He also choreographed the films Cotton Comes to Harlem (1970) and The Wiz (1978).

 


Watch Emerald City Sequence – Green, Red, Gold in Music | View More Free Videos Online at Veoh.com

Johnson staged the Houston Grand Opera’s 1975 revival of the Scott Joplin opera Treemonisha, which included a reconstruction of the “slow drag,” a 19th-century African-American social dance.

Active as an arts educator and teacher since the 1970s, Johnson has conducted black arts symposiums at Howard, Yale, Virginia State, Hampton Institute, and Morehouse College, and in 1986 was appointed as the director of the dance division of the Henry Street Settlement on the Lower East Side of Manhattan.

“Johnson has received the great acclaim for choreographing operas performed by the New York Metropolitan Opera.  Those operas include La Giaconda, starring Martina La Rowa and Aida, which starred Leontyne Price.  In movies, he choreographed Cotton Comes to Harlem and The Wiz, starring Michael Jackson and Diana Ross.  In addition to his work in New York City, Johnson has mounted ballets for the Cincinnati Ballet, the Alvin Ailey American Dance Theatre, the Joffrey Ballet, Philadanco Dance Company, the Dance Theatre of Harlem, and the Atlanta Ballet Company.  In 1980, he started Henry Street Settlement’s Dance Department in New York City.  He continued to work there until 2003.  He also taught the first Black theatre course at Yale University and started Howard University’s Dance Department in Washington, D.C. . Johnson’s honors include: the Pioneer Award from the International Association of Blacks in Dance at the Kennedy Center in Washington, D.C.; an honor from the California chapter of the NAACP for his work with the original Negro Ensemble Company; and a special night honoring him from Ashford and Simpson.  His directorial credits include Porgy and Bess, Miss Truth, Jazzbo Brown, Time in the Wind and Ebony Game.”

 

 

~ ***** ~

Louis Johnson and Maurice Hines

Maurice Hines and Louis Johnson

 

Lee Summers, Franz Jones, Leslie Dockery, Bruce Hawkins, Louis Johnson, Jeffery V. Thompson, Maurice Hines Jr and Natalie Carter-Prince.

Lee Summers, Franz Jones, Leslie Dockery, Bruce Hawkins, Louis Johnson, Jeffery V. Thompson, Maurice Hines Jr and Natalie Carter-Prince.

~ ***** ~

Productions Dates of Productions
Play On! [Original, Musical] Mar 20, 1997 – May 11, 1997
  • Creative Consultant: Louis Johnson
Treemonisha [Original, Musical, Opera] Oct 21, 1975 – Dec 14, 1975
  • Choreographed by Louis Johnson
  • Also Starring: The Louis Johnson Dance Theatre [Treemonisha Dancer]
Purlie [Revival, Musical, Comedy] Dec 27, 1972 – Jan 7, 1973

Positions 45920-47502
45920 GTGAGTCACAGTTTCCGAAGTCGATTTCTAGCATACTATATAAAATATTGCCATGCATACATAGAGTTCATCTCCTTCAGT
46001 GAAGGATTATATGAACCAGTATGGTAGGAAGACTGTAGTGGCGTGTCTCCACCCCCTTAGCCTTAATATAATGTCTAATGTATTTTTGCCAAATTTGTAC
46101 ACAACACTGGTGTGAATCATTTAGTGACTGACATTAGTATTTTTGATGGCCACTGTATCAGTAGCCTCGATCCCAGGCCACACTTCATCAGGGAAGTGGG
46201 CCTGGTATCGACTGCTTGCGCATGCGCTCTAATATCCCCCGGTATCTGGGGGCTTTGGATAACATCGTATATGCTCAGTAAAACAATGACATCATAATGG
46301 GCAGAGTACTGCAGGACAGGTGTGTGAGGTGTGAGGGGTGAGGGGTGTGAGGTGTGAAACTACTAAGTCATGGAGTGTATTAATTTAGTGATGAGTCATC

• Choreographed by Louis Johnson
Lost in the Stars [Revival, Musical, Tragedy] Apr 18, 1972 – May 21, 1972
  • Choreographed by Louis Johnson
Les Blancs [Original, Play] Nov 15, 1970 – Dec 19, 1970
  • Ritual: Louis Johnson
Purlie [Original, Musical, Comedy] Mar 15, 1970 – Nov 6, 1971
  • Choreographed by Louis Johnson
Hallelujah, Baby! [Original, Musical] Apr 26, 1967 – Jan 13, 1968
  • Performer: Louis Johnson
    • Ensemble – Replacement
  • Understudy: Louis Johnson
    • Tip – Replacement
    • Tap – Replacement
Kwamina [Original, Musical] Oct 23, 1961 – Nov 18, 1961
  • Performer: Louis Johnson [Dancer]
House of Flowers [Original, Musical] Dec 30, 1954 – May 21, 1955
  • Performer: Louis Johnson [Townsperson]
My Darlin’ Aida [Original, Musical] Oct 27, 1952 – Jan 10, 1953
  • Performer: Louis Johnson [Dancer]
Four Saints in Three Acts [Revival, Musical, Opera] Apr 16, 1952 – Apr 27, 1952
  • Performer: Louis Johnson [Dancer]
  • Dunning, Jennifer. “Louis Johnson: ‘I Love Dance–Any Kind of Dance’.” NEW YORK TIMES, September 28, 1975, Sec. 2, p. 6. Goodman, Saul. “Brief Biographies: Louis Johnson.” DANCE MAGAZINE (August 1956). Source Citation: “Louis Johnson.” ENCYCLOPEDIA OF AFRICAN-AMERICAN CULTURE AND HISTORY. 5 vols. Macmillan, 1996. Reprinted by permission of Gale Group.
 Photo Credit: Tom Scott
(C) Dale Shields – iforcolor

LINKS & References

www.thehistorymakers.com/…inmentMakers&name=Louis+Johnson

http://www.thehistorymakers.com/biography/louis-johnson-40

www.pbs.org/wnet/freetodance/biographies/ljohnson.html (Thomas F. DeFrantz)

michaelminn.net/andros/biographies/johnson_louis/

http://www.avodahdance.org/louisjohnson.html

http://youtu.be/nsggn6yYy1M

http://www.pbs.org/wnet/freetodance/timeline/timeline5.html